Mountain Goats are Thriving in the Mount St. Helens National Volcanic Monument

Thank you to all of the volunteers who participated in our 2020 Mount St. Helens Mountain Goat Survey at the beginning of August! Mountain goats returned to the blast zone in the early 2000's, and since 2014 MSHI has partnered with the Cowlitz Tribe and the Washington Department of Fish and Wildlife to take an annual pulse of their population. Ten teams of volunteers hiked out to sites all around Mount St. Helens and the Mount Margaret Backcountry with binoculars, maps, compasses, and datasheets, documenting all the mountain goats they found. The results of the 2020 survey are being finalized and should be released soon.

Mountain goats hold cultural significance for the Cowlitz Tribe, and are an awe-inspiring sight for all visitors to Mount St. Helens today. Though the 1980 eruption killed the few resident mountain goats, it also blew down trees, leaving an exposed, rocky landscape. 40 years later, those hillsides are full of shrubs and wildflowers, creating the perfect mountain goat habitat, and the population appears to be thriving. We'll be watching to see how mountain goats fare as the blast zone returns to forest in the decades to come within the living laboratory that is the Mount St. Helens National Volcanic Monument.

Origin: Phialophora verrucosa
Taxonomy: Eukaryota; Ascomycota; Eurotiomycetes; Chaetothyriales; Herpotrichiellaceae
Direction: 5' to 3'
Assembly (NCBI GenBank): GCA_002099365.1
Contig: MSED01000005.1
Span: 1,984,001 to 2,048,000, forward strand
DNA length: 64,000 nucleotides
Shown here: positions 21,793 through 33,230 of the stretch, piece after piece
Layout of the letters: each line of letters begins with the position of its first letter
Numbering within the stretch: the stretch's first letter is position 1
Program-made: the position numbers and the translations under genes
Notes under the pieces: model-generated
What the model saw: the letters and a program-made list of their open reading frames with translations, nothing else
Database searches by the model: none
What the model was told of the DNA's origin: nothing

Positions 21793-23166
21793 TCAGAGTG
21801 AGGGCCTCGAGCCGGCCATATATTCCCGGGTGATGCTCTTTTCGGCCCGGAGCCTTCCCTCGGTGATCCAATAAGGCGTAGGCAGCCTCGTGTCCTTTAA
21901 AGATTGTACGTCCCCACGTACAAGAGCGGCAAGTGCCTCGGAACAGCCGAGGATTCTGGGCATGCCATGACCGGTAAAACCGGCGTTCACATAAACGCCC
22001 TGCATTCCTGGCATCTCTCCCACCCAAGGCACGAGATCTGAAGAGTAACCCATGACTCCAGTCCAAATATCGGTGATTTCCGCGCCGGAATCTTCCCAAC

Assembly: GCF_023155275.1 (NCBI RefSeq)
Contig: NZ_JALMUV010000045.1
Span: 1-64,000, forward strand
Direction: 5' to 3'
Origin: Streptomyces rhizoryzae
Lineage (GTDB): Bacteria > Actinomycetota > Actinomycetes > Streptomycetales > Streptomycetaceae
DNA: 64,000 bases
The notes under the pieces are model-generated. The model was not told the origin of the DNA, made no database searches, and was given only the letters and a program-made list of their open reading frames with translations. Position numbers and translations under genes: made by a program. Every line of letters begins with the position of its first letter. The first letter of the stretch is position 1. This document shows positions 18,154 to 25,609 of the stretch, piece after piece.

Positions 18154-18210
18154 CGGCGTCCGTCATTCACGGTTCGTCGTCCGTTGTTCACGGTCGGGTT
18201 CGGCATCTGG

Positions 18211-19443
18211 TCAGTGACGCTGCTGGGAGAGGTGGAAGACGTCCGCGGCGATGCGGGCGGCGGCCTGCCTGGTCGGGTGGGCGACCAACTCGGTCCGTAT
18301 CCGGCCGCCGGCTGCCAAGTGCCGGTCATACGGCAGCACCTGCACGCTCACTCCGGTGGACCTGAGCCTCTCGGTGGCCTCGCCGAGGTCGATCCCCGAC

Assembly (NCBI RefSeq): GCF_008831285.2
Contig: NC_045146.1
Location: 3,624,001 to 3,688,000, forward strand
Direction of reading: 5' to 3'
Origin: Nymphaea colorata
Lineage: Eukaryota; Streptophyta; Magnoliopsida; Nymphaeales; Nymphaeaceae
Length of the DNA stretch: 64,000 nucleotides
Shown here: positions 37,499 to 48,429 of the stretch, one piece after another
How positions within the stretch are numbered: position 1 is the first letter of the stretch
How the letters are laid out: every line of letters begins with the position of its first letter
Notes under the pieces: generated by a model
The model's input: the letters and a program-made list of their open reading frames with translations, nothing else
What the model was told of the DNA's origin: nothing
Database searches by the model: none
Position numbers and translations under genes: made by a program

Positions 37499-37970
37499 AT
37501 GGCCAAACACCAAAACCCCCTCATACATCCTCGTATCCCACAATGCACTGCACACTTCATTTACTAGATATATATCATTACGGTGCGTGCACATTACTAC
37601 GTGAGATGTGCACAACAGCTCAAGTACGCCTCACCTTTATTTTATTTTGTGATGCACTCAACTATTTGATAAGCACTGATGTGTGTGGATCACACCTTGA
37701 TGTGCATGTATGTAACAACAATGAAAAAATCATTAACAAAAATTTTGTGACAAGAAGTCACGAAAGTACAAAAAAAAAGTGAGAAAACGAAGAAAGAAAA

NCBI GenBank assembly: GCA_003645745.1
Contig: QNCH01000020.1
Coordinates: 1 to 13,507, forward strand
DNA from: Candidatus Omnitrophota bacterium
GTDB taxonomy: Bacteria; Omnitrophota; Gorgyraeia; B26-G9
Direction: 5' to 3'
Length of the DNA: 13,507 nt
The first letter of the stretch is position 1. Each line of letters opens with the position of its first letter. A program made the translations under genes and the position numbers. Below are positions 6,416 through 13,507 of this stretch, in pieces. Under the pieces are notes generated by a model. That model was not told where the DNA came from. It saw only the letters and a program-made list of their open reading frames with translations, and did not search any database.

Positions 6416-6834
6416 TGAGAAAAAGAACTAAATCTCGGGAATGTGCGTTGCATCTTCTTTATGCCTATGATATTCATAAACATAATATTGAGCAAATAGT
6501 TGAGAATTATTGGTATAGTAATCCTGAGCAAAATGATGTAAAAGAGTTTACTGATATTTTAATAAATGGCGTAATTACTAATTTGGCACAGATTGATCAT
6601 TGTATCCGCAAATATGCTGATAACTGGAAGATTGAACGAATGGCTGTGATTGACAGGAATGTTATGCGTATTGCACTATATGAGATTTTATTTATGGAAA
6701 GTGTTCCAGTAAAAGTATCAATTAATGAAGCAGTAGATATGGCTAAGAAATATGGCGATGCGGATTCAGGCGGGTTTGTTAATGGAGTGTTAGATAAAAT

To learn more about mountain goats and the annual survey, watch our recent Views & Brews with Nathan Reynolds.

Author: Sarah Philips